Press

Perfect Human in Art Pulse Magazine

September 17, 2009

By Claire Breukel

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Curated by Milena Hoegsberg and Megha Ralapati

Nowadays it is refreshing to find a theme-curated exhibition at a Miami gallery. Compiled of six works by both national and international artists, The Perfect Human discusses social and personal systems of ideals and how we go about defining what is, and is not perfect. Inspiring the exhibition title, Juergen Leth’s short film The Perfect Human (Det Perfekte Menneske) analyzes a middle class Danish couple performing everyday rituals. The only dated work in the exhibition (1968), the good-looking couple is possibly movie actors, pushed forward on the viewer’s picture plane in an unreal seamless space. They are at our disposal and we are invited to interrogate their motions of dressing, drinking, sleeping. We hear the director’s narration in Danish, sharing his thoughts on the actions and lifestyle of these perfect characters. But they are obviously not perfect and it is clear that beauty, or in this case perfection, is in the eye of the beholder (the director). The work’s maturity, continuous questioning and language barrier (which amplifies the feeling of these characters being alien and unknown) make it unnerving and confrontational- and anchor the exhibition giving it a deep sense of human behavioral analysis. This film is juxtaposed with a series of witty and satirical one-liners.

Martin Bashers’ The Hard Work of Simple Living (2009) is a totem pole of self-help books made to the height of an average American, which is apparently 5′7″. Gazing up at them -feeling less than perfect- the pile is topped with an overflowing ashtray and a balloon wishing “Congratulations.” The book titles range from Ulcers, Quit Whining, Start Living to the last book on the pile, How to Quit Smoking. The work quite obviously plays on insecurity and self-doubt as humans aim to improve and aspire to meet societal expectations. It’s a good chuckle and a cheap trick and I found myself narcissistically reading each title, wondering “which could apply?”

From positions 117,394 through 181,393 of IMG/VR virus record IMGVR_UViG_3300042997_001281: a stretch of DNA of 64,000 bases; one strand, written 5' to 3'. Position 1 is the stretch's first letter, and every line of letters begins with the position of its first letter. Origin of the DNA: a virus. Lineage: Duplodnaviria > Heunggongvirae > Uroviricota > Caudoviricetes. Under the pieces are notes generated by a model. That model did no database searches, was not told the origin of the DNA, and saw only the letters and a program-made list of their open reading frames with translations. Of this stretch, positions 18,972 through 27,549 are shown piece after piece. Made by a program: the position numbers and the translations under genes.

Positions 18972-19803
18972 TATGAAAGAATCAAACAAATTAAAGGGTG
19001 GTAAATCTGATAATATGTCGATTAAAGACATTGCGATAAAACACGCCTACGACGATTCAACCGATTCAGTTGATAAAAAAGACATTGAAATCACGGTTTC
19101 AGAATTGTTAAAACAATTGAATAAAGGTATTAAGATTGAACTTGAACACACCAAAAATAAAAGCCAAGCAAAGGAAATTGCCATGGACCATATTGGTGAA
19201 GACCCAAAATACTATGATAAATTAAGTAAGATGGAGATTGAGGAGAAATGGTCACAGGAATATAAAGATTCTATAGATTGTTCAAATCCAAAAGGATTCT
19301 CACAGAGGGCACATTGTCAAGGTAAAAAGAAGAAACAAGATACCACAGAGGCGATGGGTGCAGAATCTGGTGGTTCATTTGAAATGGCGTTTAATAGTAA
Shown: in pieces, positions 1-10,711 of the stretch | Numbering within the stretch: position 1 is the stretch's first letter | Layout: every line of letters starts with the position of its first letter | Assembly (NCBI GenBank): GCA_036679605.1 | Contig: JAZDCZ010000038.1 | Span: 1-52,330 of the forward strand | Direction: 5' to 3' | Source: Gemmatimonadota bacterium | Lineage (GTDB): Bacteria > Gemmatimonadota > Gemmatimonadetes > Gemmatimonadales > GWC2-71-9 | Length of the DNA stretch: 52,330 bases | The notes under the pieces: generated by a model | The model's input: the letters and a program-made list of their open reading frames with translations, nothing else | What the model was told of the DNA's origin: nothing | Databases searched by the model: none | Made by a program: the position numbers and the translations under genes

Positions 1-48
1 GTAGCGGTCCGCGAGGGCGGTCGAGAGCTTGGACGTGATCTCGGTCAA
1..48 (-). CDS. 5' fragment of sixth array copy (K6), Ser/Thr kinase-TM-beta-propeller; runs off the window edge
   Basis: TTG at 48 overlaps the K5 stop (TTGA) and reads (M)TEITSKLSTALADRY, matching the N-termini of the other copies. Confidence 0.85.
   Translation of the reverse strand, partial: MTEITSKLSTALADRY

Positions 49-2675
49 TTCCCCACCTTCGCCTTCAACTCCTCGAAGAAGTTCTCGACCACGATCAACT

Thankfully we are rescued by Pat Mcelnea. As a stand-alone spark of spontaneity, The Living Room is a video collage of paintings, magazine clippings and photographs overlaid with bizarre inserts of self-made clips. Exploring various identities, the central character is staged in a series of eccentric, surreal and psychedelic backdrops. These are juxtaposed against scenes of suburban sophisticates (we assume the character’s parents) interacting in pristine Home and Garden-style living spaces (the character’s upbringing). One is left with a glimpse of an unstable child breaking out of the mundane of the perfect life. The non-linear narrative and ungraspable rationale are as much confusing as amusing, leaving us with a refreshing necessity to compare and question.

The curators have adopted a formulaic approach, strategically placing work to individually speak about human aspiration and perfection – to its detriment allowing the obvious to take away from a more complex and complete discussion. However, moments of delicious innuendo and sparks of playfulness allow The Perfect Human to be compelling.

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